Mike Pence’s stop in Sarasota last week for a National Republican Congressional Committee event to raise funds ‘to defeat Democratic incumbents’ cost the city thousands of dollars and caused hours of traffic gridlock

Among the thousands of residents caught in gridlock last week when Vice President Mike Pence came to town for a National Republican Congressional Committee fundraiser was a frustrated dance critic trying to get from her office downtown to a ballet performance at a venue directly across from the airport, Pence’s arrival and departure point.


Thanks to police parked at every cross street, who barred motorists’ access between the airport and the fundraiser venue at Congressman Vern Buchanan’s home on Longboat Key, a typically 15-minute drive turned into a 90-minute detour through Bradenton.


This occurred on a high season Friday evening at rush hour, along a route where construction was already causing severe backups. The resulting logjam ultimately led to thousands of angry motorists, the delayed start of at least three arts performances affecting more than 3,000 patrons and a bill for police overtime that will be paid for not by the federal government, Congressman Buchanan or the NRCC, but local taxpayers.


The reason for Pence’s visit? To raise money for the NRCC’s “Take Back the House” program to defeat Democratic incumbents.


That’s right. With tickets priced at $2,500 — double that if you wanted a photo with the VP and $25,000 to sit at his dinner table — the NRCC got a nice boost to its coffers. And Sarasota got to foot the bill.


Local restaurateurs took a hit on their biggest night of the week from missed or canceled reservations. Theater operators paid pricey overtime to technical and production staff when shows ran late. And, almost a week later, the Sarasota Police Department is still tabulating the grand sum for overtime and logistics.


I spent two days trying to get answers to everything from who was responsible for the inconvenient time and location of the event, to whether other venues or routes were considered, and why municipalities can’t recover their incurred expenses. But despite numerous emails and messages left over two days with the vice president’s office and the NRCC, I never received a single response.


Meanwhile, city officials directed me to the Sarasota Police Department, and SPD deferred all questions about “planning, timing and route” to the vice president’s office.


I did get a call back from Sarasota City Manager Tom Barwin, who said the reaction to the disruption had been “anticipated.” In fact, as soon as he received notification of the visit — about two days prior — his office contacted both SPD and Buchanan to ask if the Secret Service would consider an alternate route, timing or mode of transportation.


“I asked them to understand we’re dealing with rush hour traffic in a community with multiple events that is already in a state of angst over traffic and construction, a lot of it emanating from Longboat Key, ironically,” Barwin said.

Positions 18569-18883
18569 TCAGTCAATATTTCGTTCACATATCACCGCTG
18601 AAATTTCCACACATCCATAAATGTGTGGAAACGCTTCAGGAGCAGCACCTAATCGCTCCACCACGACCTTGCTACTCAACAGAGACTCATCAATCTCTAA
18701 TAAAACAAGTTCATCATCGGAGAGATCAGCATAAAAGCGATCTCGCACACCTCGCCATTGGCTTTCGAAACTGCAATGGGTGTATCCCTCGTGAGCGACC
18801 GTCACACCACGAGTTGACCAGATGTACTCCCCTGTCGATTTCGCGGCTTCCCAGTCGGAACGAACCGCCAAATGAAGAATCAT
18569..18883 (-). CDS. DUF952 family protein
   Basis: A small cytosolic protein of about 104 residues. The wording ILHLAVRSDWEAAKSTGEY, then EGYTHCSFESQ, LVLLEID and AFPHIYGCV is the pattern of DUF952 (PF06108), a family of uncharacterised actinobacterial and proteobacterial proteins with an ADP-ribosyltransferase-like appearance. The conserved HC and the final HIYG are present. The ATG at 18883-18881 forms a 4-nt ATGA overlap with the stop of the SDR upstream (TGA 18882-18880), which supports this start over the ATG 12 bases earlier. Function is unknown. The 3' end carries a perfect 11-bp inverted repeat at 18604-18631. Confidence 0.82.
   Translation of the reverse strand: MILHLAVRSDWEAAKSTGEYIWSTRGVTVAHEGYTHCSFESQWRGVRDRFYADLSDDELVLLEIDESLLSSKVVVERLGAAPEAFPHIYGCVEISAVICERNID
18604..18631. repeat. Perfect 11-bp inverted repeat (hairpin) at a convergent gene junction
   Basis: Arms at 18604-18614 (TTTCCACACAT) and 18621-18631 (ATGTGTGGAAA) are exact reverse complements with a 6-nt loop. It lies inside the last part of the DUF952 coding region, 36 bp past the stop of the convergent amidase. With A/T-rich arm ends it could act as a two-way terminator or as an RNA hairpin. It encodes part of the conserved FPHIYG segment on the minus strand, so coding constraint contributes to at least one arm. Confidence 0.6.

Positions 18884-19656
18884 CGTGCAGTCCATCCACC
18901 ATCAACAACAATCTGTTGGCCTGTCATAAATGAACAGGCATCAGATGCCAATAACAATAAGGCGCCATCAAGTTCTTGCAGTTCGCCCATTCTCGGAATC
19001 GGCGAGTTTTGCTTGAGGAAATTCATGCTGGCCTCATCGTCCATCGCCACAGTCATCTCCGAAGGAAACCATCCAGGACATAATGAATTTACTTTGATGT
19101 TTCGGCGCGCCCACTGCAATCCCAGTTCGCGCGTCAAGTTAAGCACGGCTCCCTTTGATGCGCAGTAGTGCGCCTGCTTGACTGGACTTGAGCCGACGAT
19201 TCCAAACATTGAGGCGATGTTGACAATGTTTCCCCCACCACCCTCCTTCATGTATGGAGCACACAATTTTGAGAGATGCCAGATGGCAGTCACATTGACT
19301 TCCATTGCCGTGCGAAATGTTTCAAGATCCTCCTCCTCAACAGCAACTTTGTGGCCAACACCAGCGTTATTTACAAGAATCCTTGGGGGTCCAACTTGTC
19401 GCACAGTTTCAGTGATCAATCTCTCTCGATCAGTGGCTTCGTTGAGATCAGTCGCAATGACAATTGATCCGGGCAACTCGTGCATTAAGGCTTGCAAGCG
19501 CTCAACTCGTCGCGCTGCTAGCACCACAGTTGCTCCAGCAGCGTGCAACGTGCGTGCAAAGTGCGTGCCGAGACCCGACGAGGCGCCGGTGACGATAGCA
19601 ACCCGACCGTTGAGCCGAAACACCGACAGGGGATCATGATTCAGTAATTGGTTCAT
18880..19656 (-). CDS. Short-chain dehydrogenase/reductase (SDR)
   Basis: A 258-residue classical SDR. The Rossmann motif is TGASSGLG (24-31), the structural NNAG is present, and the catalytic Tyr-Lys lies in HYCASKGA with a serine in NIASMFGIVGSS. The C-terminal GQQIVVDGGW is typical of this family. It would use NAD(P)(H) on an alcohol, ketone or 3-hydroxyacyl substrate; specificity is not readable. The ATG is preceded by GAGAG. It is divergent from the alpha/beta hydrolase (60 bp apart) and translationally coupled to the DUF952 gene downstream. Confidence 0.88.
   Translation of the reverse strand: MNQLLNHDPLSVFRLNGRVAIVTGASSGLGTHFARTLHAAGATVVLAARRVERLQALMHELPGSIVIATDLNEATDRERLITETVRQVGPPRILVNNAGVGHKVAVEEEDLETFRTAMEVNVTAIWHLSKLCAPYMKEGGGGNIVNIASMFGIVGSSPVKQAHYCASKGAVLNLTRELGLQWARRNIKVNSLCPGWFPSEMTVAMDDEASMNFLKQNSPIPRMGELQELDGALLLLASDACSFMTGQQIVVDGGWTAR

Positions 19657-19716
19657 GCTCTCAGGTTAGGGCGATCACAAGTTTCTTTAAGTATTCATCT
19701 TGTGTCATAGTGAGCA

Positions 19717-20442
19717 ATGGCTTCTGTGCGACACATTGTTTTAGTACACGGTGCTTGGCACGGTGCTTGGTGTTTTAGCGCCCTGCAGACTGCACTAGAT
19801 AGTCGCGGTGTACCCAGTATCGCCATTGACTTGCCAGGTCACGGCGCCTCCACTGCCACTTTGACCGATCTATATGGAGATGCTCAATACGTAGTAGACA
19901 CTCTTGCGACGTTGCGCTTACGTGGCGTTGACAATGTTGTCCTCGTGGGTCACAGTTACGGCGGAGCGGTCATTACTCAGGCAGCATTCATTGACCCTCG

He never got a reply. Nor does he expect reimbursement; in his 38 years in municipal government, which has included dozens of presidential and vice presidential visits, “I don’t ever recall submitting expenses or even being invited to,” Barwin said.


Meanwhile Max Goodman, Buchanan’s campaign manager, said there had never been “any consideration of an alternate location,” and that, contrary to the feedback I’d received, he’d heard nothing but praise for the VP visit.


“Frankly, it’s been just the opposite,” he said, referring me to social media videos of fans waving at a passing motorcade. “I would say there were a lot of people who were ecstatic that the vice president of the United States was in their community.”


As for the traffic, Goodman insisted, it wasn’t out of the ordinary.


“The traffic is lousy in this town pretty much every day of the week. When you have the opportunity to have the Vice President of the United States in your region, that’s very special and I would guess they would welcome a small delay in traffic that is darn awful anyway.”


Goodman also wanted to make sure everyone knew that “not a penny“ of the money that was raised would go to Congressman Buchanan.


“It was sponsored by the NRCC and all proceeds go to them,” Goodman said. “It just so happened it was at Vern’s house.”


Instead, he accused Buchanan’s rival, Margaret Good, of exploiting the visit for political gain when she accused both men of prioritizing fundraising over the county’s health just days after Pence was named head of a national coronavirus task force.


But this isn’t really about traffic snarls, shirking duties or snarky backbiting. It’s about why we even need to have a fundraising event like this in the first place. It’s about the need to get money out of our political process and institute the kind of campaign finance reform that would make big ticket events like this a thing of the past.


Until we do, no matter which party is in power, the democratic process will be corrupted, priorities will be skewed and the people will pay the price.


“This isn’t a partisan rant,” a female caller assured me. “I would say the same thing if the visitor had been Barack Obama. But why should we foot the bill to subsidize any party’s political ends? It’s appalling to me that, at a time when this country is facing so many critical challenges — from coronavirus to climate change — our leaders are putting their time and our money into keeping themselves in power.”


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